Environmental Cost

The concern about the waste of resources is certainly one component of the environmental cost! But setting aside the water and land expenditure and the fossil fuels involved in producing, shipping and disposing of food that isn’t even eaten, there is a high environmental toll! It was estimated in 2007 that food waste comprised about 7% of all global emissions! New studies show that more than 20% of all greenhouse gas emissions come from agriculture!

Part of the problem is that food waste very often ends up in landfills. In the U.S. 94% of food waste ends up there or in combustion facilities! In fact, most of what is in U.S. landfills is organic material such as food. It becomes deeply buried and without any air flow it slowly decomposes but does not turn into compost. Instead it releases methane. Methane is 25 times more harmful to the environment than carbon dioxide!

Humanitarian Crisis

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At a time when we (globally) are wasting about 40% of all of the food we grow, produce and distribute around 1 billion people are going hungry! They could ALL be fed on less than 1/4 of the waste from the US, UK and Europe alone! Just in the US it is estimated that salvaging even 15 % of our food waste would feed 25 million Americans. There are around 40 million facing hunger every day in the US. 1 in 6 are food insecure and most are children! Certainly we can do better!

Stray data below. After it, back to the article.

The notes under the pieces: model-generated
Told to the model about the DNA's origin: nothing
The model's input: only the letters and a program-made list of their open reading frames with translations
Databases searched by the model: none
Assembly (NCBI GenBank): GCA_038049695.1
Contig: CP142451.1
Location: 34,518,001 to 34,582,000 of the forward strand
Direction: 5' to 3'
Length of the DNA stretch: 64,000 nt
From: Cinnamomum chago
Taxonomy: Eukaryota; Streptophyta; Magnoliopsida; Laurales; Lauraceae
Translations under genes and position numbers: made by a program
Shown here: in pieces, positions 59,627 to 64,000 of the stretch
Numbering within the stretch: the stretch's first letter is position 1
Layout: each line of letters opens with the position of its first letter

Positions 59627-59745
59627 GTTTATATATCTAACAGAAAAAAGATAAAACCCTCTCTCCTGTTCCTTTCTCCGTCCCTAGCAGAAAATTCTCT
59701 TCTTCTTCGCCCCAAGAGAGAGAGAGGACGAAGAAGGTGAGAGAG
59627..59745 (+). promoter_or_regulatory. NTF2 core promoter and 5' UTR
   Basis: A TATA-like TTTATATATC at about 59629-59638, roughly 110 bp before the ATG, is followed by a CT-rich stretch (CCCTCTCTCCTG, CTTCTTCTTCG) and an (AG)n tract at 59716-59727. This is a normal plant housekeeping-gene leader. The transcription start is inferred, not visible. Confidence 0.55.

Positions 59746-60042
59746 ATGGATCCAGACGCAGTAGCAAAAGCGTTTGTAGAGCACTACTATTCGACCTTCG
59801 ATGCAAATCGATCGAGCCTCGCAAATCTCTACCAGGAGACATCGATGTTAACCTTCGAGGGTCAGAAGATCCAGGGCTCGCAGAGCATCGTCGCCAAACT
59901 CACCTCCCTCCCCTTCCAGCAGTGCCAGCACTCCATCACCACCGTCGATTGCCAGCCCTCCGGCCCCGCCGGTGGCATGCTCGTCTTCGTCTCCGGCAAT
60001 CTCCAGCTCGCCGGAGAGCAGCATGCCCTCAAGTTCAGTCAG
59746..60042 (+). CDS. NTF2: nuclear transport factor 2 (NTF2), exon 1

What Can We Do?

Food waste is an area in which we can all improve and we can make a HUGE impact! A significant amount of food waste happens at an individual and family level. This gives us a great opportunity to create change!

When trying to resolve the issue of food waste we can take inspiration from the food recovery priorities recommended by the EPA.

They are:

  1. Reduce the amount of surplus food being produced
  2. Feed hungry people
  3. Feed animals
  4. Use as a renewable energy source
  5. Compost
  6. Landfill or incineration